Judge dismisses case against General Mills’ use of trans fats

By Claudia Balthazar | Dec 16, 2018

General Mills Factory   Wikimedia/Nyttend

SAN FRANCISCO — An American cereal company was under fire with a class-action suit claiming that General Mills uses trans fats in the form of partially hydrogenated oils (PHOs) in their baking mix products, but a judge granted a motion to dismiss.

According to the case, Troy Backus v. General Mills Inc., at the U.S. District Court for the Northern District of California, Backus’ claims were dismissed with prejudice by District Judge William H. Orrick.

At first, Backus sued General Mills for nuisance and breach of an implied warranty of merchantability claiming that the major food corporation violated certain rules under California’s Unfair Competition Law (UCL). Thelton Henderson, the original judge on the case, granted a motion to keep Backus’ UCL claim, but dismissed all other allegations.

Back in Nov. 2013, the Food and Drug Administration (FDA) determined that PHOs could be sold without being approved by a premarket, making it a “generally safe” product for human consumption, but received backlash from the public. After that, the FDA asked for scientific evidence to prove that partially hydrogenated oils are generally safe, or unsafe, by June 18, 2018.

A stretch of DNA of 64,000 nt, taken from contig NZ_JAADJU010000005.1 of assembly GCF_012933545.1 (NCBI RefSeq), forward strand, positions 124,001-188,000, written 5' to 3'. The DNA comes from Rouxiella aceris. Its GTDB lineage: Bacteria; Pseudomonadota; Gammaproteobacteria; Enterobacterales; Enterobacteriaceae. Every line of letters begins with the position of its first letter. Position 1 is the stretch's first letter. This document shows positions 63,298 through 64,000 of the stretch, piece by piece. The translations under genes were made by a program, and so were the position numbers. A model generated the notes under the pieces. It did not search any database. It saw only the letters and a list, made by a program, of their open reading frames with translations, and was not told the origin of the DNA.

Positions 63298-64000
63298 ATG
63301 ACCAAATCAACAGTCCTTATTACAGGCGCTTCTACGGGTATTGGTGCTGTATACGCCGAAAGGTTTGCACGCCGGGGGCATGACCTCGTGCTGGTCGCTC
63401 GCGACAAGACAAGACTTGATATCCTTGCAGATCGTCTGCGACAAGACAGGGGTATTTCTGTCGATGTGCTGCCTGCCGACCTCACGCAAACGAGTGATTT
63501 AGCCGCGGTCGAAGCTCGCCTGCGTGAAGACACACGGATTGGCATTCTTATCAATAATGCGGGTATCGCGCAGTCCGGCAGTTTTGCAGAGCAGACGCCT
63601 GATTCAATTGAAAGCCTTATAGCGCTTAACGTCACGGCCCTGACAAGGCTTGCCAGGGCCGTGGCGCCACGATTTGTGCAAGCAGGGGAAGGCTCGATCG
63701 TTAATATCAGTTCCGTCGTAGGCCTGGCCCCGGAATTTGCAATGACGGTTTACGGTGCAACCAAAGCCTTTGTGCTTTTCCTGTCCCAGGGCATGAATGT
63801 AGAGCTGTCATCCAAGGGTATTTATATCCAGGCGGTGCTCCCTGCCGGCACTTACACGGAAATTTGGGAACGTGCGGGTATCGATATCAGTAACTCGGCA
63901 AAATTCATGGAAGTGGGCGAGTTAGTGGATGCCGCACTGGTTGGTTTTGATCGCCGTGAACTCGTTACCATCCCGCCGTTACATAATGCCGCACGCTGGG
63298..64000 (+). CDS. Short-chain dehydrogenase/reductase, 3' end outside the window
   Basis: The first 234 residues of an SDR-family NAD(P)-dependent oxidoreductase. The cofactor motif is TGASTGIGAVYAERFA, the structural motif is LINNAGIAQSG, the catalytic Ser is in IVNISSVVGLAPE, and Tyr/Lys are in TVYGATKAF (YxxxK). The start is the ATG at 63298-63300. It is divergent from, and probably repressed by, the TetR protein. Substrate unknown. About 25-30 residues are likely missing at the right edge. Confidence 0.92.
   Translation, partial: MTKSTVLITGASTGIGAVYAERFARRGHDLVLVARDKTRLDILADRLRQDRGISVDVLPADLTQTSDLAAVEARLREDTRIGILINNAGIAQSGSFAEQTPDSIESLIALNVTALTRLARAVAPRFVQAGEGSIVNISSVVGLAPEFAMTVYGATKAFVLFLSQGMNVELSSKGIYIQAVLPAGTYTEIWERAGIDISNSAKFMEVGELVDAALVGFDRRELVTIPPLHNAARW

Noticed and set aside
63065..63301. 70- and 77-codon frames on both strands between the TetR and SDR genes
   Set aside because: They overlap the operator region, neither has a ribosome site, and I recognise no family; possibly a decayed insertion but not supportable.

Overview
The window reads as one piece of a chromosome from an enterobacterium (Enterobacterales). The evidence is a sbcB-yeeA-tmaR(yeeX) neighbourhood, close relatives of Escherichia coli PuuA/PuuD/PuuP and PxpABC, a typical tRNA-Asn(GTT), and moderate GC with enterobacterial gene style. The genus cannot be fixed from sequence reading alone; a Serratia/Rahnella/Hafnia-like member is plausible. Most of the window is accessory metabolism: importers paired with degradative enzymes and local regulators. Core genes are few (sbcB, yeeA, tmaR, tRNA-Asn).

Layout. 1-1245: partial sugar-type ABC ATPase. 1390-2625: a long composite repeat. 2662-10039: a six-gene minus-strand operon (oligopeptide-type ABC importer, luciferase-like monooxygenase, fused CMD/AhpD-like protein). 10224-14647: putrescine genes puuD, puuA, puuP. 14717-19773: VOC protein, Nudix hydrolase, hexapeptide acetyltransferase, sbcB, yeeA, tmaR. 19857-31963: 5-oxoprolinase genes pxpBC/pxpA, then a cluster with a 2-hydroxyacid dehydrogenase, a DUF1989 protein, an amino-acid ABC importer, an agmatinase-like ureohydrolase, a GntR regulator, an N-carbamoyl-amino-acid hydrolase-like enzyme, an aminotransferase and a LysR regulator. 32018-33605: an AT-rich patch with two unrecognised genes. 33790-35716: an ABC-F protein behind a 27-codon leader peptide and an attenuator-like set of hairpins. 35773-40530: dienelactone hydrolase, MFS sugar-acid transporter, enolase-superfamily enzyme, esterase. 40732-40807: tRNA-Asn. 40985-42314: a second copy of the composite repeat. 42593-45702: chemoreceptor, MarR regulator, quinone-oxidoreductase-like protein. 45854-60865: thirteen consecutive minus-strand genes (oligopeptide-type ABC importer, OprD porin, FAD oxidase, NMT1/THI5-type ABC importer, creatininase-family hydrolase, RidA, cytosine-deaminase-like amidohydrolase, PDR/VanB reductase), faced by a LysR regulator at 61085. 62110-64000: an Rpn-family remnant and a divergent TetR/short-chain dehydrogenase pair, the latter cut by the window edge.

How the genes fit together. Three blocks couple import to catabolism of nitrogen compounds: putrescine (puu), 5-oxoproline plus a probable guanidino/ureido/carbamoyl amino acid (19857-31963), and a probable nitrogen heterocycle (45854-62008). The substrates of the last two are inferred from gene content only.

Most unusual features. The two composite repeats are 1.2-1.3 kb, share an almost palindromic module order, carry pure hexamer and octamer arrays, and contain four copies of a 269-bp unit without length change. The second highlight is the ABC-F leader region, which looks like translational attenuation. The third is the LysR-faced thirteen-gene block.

The Hon. Henderson allowed for the case to stay because the FDA never said the food product was in fact, unsafe, it just needed more testing. PHOs were then to be determined unsafe after the June 2018 date.

Meanwhile, General Mills claimed that it is protected from Backus’ claims because PHOs couldn’t be considered illegal until after the June 2018 compliance date. Backus said that PHOs were considered unsafe before the date under California law stating that both federal and state laws compliances were unclear. He also stated that he filed suit before General Mills could be protected under the FDA’s decision.

Even though Backus' claims align with California law, PHOs were allowed in food prior to June 18, 2018 by the FDA. Anything after that date would be in violation of the federal Food Drug and Cosmetic Act (FDCA).

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